Domain Name System

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The Domain Name System (usually abbreviated to DNS) is a replicated distributed database which is used on the Internet to hold mappings from human-readable names (such as '.COM') to binary addresses. Before DNS, a file holding the mappings, the host table, was used, but that clearly was not going to scale.

The DNS is organized as a hierarchy; like file names in a hierarchical file system, a complete DNS name consists of a number of parts, each one of which selects one of the possible namespaces (sub-directories) at the next level down. The leaves of the tree usually name individual hosts.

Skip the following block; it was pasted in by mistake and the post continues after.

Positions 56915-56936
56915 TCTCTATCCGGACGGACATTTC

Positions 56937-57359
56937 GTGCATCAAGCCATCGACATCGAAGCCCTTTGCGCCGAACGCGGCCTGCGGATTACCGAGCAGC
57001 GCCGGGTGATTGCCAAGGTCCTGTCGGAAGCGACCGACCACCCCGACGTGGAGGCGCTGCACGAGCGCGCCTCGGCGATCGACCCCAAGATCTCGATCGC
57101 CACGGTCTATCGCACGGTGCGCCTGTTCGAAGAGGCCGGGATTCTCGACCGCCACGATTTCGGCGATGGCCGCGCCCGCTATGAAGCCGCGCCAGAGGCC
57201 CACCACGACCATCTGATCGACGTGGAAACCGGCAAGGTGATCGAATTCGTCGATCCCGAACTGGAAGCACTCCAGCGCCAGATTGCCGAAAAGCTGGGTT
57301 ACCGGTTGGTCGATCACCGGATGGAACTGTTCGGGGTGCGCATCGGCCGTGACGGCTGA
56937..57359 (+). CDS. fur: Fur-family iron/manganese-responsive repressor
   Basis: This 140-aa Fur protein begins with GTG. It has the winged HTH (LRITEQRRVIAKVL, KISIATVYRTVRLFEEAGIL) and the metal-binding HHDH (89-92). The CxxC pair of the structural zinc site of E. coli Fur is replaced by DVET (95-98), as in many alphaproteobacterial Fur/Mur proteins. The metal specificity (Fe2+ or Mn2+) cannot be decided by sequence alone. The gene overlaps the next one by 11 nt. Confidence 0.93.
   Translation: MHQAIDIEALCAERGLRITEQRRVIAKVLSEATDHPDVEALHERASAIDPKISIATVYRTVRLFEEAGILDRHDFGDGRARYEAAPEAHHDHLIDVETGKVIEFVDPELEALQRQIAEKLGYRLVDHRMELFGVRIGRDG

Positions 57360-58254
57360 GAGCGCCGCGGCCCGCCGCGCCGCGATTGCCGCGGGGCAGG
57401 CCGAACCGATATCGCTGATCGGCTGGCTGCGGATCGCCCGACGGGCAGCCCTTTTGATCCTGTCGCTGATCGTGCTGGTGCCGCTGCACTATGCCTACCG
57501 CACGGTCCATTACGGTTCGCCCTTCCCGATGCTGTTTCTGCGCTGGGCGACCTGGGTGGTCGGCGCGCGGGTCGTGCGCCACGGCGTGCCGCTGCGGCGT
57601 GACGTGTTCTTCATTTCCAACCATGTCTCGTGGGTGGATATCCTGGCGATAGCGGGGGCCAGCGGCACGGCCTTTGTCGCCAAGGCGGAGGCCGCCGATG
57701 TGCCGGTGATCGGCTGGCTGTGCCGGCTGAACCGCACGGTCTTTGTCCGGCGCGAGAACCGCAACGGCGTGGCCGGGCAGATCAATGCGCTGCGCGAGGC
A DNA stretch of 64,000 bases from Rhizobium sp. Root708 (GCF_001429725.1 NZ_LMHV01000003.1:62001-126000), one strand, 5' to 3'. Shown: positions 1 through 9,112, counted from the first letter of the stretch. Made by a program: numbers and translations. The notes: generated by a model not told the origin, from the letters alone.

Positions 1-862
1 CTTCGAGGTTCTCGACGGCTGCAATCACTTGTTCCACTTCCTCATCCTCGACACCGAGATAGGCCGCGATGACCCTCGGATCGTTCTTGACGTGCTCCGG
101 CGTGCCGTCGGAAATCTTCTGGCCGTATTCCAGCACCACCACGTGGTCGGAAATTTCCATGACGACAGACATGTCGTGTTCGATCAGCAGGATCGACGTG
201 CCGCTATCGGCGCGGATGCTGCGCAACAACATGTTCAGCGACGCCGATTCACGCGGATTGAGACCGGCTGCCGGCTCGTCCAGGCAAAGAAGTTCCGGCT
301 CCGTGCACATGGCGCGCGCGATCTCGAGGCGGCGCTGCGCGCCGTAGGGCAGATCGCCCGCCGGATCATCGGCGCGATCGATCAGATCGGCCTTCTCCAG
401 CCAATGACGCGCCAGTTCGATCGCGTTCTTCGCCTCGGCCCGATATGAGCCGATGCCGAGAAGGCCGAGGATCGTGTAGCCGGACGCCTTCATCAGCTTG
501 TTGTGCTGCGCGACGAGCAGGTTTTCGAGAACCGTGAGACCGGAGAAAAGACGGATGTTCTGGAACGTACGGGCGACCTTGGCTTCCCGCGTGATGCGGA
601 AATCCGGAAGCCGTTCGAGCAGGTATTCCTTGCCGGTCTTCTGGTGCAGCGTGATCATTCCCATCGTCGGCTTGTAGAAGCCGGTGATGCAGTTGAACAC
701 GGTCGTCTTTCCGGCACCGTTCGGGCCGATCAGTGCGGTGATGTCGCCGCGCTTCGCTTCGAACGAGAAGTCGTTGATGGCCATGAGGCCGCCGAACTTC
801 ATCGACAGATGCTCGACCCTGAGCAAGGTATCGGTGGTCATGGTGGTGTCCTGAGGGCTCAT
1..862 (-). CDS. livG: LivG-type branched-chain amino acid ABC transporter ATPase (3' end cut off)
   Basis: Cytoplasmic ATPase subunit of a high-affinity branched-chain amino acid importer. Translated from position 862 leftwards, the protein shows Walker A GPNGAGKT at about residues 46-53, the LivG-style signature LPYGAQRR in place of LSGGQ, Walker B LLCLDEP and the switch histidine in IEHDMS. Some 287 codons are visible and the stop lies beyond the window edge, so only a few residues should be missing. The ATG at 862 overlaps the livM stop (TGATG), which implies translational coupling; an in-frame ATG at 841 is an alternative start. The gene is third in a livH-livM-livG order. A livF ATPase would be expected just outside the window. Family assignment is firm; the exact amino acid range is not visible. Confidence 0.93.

Although the DNS has the capability to hold addresses for a number of different protocol suites using the concept of address classes, in general it now only hold addresses for the Internet Protocol. The CH class for Chaos fell in disuse and has sometimes been reused for other purposes, but is now in use again for a hobbyist Chaos network.

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